Pres. Obama Shortens Prison Sentences For 214 Federal Inmates In One Day, The Most Ever In U.S. History

President Barack Obama shortened the sentences of 214 federal inmates on Wednesday by use of his clemency power. This is the largest number of commutations granted in one day in United States History.

Out of the 214 sentences, 67 of those were life sentences. Although most were serving time for non-violent drug activity, some prisoners had been arrested with drug charges combined with the use of firearms and weapons.

According to ABC News, inmate Dicky Joe Jackson from Texas was issued a life sentence for drug charges and for possessing an unlicensed gun as a felon. Obama’s early release of prisoners stems from his perspective that mandatory minimum sentences are irrational. He emphasizes that change is necessary to move forward.

In a Facebook post, Obama wrote,

“The more we understand the human stories behind this problem, the sooner we can start making real changes that keep our streets safe, break the cycle of incarceration in this country, and save taxpayers like you money.”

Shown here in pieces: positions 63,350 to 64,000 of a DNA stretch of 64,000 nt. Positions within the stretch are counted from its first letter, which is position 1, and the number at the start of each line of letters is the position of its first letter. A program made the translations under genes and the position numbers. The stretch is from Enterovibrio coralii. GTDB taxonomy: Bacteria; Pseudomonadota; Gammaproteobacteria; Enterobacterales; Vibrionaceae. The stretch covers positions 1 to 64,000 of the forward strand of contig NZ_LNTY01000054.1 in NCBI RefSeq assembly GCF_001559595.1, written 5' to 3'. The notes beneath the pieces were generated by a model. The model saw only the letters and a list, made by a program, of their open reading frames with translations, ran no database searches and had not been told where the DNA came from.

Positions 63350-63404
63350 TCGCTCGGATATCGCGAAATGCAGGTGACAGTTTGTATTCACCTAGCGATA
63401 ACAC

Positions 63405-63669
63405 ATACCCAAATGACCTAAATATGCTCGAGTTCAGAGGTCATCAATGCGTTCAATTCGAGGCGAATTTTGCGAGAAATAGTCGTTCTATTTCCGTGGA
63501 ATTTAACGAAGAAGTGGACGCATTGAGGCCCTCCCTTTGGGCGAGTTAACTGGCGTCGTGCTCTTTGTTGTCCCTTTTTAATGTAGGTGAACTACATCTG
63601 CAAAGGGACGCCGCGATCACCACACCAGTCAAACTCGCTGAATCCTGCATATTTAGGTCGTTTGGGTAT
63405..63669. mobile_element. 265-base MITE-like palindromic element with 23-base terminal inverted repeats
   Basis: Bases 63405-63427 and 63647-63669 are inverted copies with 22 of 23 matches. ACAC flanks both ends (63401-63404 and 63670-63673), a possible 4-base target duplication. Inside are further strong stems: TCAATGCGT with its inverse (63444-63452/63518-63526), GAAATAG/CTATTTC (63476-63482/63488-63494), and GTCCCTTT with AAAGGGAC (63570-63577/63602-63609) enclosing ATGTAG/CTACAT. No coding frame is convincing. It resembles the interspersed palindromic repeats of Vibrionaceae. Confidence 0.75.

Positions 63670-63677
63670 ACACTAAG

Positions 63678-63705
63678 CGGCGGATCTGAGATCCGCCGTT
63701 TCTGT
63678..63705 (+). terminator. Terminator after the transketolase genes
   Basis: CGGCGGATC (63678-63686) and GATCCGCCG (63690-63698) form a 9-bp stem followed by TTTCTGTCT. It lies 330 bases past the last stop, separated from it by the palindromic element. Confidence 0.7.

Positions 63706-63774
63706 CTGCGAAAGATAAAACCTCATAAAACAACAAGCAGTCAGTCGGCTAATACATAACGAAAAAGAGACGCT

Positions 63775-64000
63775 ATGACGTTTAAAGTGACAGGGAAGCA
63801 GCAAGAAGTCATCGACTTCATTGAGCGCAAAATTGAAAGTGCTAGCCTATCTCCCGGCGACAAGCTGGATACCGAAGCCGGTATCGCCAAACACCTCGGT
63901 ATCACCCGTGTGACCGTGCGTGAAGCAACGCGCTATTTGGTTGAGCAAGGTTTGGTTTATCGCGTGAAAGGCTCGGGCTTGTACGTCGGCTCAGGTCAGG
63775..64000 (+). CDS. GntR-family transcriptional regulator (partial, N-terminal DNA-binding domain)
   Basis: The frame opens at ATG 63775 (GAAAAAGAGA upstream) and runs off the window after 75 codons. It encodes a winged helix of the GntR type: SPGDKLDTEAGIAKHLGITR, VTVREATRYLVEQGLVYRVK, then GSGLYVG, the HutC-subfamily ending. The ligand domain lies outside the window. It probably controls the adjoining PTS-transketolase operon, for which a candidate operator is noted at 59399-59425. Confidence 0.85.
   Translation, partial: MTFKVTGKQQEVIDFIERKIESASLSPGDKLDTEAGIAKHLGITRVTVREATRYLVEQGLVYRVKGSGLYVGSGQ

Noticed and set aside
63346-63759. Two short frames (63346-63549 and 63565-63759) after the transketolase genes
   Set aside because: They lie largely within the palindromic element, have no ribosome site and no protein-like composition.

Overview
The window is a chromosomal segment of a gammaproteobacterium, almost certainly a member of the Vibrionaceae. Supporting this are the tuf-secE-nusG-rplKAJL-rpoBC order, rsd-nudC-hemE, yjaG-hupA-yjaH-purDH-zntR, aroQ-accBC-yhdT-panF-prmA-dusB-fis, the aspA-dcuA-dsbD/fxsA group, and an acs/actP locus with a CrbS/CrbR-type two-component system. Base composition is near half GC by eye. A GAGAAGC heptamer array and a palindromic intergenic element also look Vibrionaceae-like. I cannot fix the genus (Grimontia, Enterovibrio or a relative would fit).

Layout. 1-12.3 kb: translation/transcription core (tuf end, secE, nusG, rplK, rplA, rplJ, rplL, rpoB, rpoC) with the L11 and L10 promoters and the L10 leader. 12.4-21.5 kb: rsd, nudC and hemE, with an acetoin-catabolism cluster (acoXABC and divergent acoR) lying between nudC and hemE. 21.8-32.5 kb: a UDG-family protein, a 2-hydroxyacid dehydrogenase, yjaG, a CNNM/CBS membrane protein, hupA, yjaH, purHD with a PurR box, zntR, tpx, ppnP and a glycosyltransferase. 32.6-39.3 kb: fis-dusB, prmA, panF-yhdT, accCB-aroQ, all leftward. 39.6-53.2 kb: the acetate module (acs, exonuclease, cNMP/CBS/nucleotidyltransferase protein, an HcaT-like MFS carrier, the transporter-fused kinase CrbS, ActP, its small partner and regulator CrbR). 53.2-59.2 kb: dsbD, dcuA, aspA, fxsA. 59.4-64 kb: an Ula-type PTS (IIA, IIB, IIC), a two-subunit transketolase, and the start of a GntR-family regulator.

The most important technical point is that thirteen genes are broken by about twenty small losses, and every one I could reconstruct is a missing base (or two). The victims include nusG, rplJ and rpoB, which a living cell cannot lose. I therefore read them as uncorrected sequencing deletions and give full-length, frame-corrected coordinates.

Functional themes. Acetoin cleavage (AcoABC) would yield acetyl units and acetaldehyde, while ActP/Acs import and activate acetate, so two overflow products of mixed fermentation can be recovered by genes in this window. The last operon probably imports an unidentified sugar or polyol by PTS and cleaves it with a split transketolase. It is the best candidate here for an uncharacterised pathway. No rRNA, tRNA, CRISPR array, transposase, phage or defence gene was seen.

Obama has commuted a total of 562 sentences during his presidency, which surpasses the past nine presidents combined.

The White House tweeted the following:


The president’s power to grant clemency comes in either the form of pardons or commutations. Unlike a pardon which forgives crimes, those being released on commutations will still have to face court supervision while maintaining a criminal record.

White House counsel Neil Eggleston stated,

“Our work is far from finished. I expect the president will continue to grant clemency in a historic and inspiring fashion.”

Some critics of Obama’s actions insist on even strong reform. They believe that prisoners should instead be granted full pardons so that they can more easily re-enter society.  Others maintain that these prisoners should stay there and do not deserve the chance to change, as they are a risk to other citizens.

Do you agree with his actions? Let us know in the comments below.